5. 5. E Each CE article is accredited for 3 contact hours by CE A Auburn University College of Veterinary Medicine. March 2009 Vol 31(3) Features CompendiumVet.com | Peer Reviewed | Listed in MEDLINE 105 Disclosing Medical Errors: Restoring Client Trust ❯❯ Kathleen A. Bonvicini, Daniel O’Connell, and Karen K. Cornell Discussing medical errors with affected clients can ultimately benefit your practice. This article provides tips on creating a protocol for resolving medical errors. 122 Vomiting FREE ❯❯ Héctor J. Encarnación, Joshua Parra, Erick Mears, and Valerie Sadler CE Antiemetic drugs act by affecting neurotrans- mitter–receptor interactions in many areas of the body. Learn why different drugs are used for different causes of vomiting. 133 Squamous Cell Carcinoma FREE ❯❯ Julie L. Webb, Rachel E. Burns, CE Holly M. Brown, Bruce E. LeRoy, and C i E K d Carrie E. Kosarek The authors review the causes, diagnosis, and treatment of this tumor type. Departments Cover image © 2009 Michael Woodruff/Shutterstock.com 100 CompendiumVet.com 102 The Editor’s Desk: Meet Our New Online Understanding Behavior CE “Sister” 116 Feline Hyperesthesia Syndrome ❯❯ Tracey L. Giannouris ❯❯ John Ciribassi 104 Clinical Snapshot The etiology of feline hyperesthesia Pruritus in a Great Dane syndrome can be difficult to determine. ❯❯ Karen A. Moriello Behavior modification and medications 113 Letters may help in treatment. 132 Product Forum Clinical Snapshot 143 Index to Advertisers PAGE 104 143 Market Showcase 143 Classified Advertising Compendium: Continuing Education for Veterinarians® 99
  6. 6. March 2009 Vol 31(3) WEB EXCLUSIVES CE ARTICLES CLINICAL SNAPSHOT WEB EXCLUSIVE ❯❯ Canine Thoracolumbar Intervertebral ❯❯ Pekinese With Acute Onset of Collapse VIDEOS Disk Disease: Pathophysiology, Neurologic Examination, and Emergency Medical Therapy ❯❯ John F. Griffin IV, Jonathan M. Levine, and Sharon C. Kerwin Thoracolumbar intervertebral disk disease (IVDD) is a common, important cause of paraspinal hyperesthesia, pelvic limb ataxia, paraparesis, NEWS BITES paraplegia, and urinary and fecal incontinence ❯❯ Laparoscopic in dogs. Recent research offers new insights into ❯❯ Vet Study Finds Aggressive Owners Gastropexy the pathophysiology, diagnosis, prognosis, and Have Aggressive Dogs Three videos show some treatment of this disorder. The comparative efficacy A University of Pennsylvania study has found that aspects of the techniques of many familiar therapies remains unknown and most aggressive dogs will remain aggressive when described in the February controversial. This article reviews the pathophysi- dog owners use confrontational or aversive methods 2009 Surgical Views ology and epidemiology of this condition and the to try to train their pets. column, “Laparoscopic- examination and emergency medical therapy of Assisted and Laparoscopic dogs with suspected thoracolumbar IVDD. ❯❯ Economy Means Slowdown for Some Prophylactic Gastropexy: Vet Practices Indications and Techniques.” ❯❯ Canine Thoracolumbar Intervertebral A number of small animal practices have reported a Disk Disease: Diagnosis, Prognosis, drop in client visits. and Treatment ❯❯ New SPCA Vet Hospital a San ❯❯ John F. Griffin IV, Jonathan M. Levine, Francisco Treat Sharon C. Kerwin, and Robert C. Cole The $29-million Leanne B. Roberts Animal Care Thoracolumbar intervertebral disk disease Center is the new home of the San Francisco SPCA’s (IVDD) is a common, important cause of nonprofit veterinary hospital, spay/neuter clinic, and paraspinal hyperesthesia, pelvic limb ataxia, shelter medicine program. paraparesis, paraplegia, and urinary and fecal incontinence in dogs. This article addresses the ❯❯ Beware of Cocoa Mulch diagnosis, prognosis, and treatment of dogs with A popular option for landscaping, cocoa mulch can thoracolumbar IVDD. be deadly to pets. E-NEWSLETTER ❯❯ COMPENDIUM EXTRA Our monthly e-newsletter provides Web Exclusive articles and news, as well as a preview of this month’s journal. Sign up at CompendiumVet.com. CONTACT US ❯❯ Email your questions, suggestions, corrections, or letters to the editor: editor@CompendiumVet.com 100 CompendiumVet.com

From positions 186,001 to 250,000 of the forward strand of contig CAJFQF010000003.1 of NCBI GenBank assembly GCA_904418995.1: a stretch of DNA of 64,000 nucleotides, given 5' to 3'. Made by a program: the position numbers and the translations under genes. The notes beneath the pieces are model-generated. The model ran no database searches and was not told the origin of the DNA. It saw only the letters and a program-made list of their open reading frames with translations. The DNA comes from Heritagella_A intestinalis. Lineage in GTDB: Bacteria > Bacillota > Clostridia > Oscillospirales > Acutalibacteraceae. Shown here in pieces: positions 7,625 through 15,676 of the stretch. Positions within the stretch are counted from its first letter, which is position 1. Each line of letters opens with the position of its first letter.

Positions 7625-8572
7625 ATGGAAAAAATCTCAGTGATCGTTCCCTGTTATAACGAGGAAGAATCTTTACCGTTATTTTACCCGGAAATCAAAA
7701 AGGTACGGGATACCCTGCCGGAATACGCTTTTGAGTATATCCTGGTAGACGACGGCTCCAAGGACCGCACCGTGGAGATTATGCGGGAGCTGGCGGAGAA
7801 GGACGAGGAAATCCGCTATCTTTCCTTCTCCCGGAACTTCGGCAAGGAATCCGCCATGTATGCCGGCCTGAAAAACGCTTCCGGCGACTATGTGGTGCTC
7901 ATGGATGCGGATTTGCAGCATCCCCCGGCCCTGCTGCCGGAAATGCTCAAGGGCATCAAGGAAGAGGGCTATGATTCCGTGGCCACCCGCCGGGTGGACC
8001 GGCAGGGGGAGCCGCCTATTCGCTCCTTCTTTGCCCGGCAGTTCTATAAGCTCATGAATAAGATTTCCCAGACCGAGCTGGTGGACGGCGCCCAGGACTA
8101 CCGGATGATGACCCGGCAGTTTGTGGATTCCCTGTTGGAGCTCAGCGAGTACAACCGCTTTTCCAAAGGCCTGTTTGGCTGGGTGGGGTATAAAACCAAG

7. 7. The potential for an animal poison emergency is always there, so we are too. A pill bottle accidently knocked off a sink. Everyday things can quickly become a poison emergency for a pet. It’s the reason the ASPCA® Animal Poison Control Center is here 24/7/365 to support you with critical recommendations. As the only center in North America dedicated solely to animals, we have an experienced team of board certified veterinary toxicologists* on staff with the special expertise needed to save a pet’s life. Our exclusive AnTox™database of more than one million cases of animal poisonings also gives us immediate access to crucial case information. When potential danger turns into a real emergency, don’t hesitate. Call us. ORDER A FREE MAGNET Visit www.aspca.org/freemagnet for your free ASPCA Animal Poison Control Center magnet − an easy way to keep our emergency number handy. For information on our online Toxicology CE courses, visit www.apcc.aspca.org. *American Board of Veterinary Toxicology www.abvt.org No animals were harmed during the production of this ad.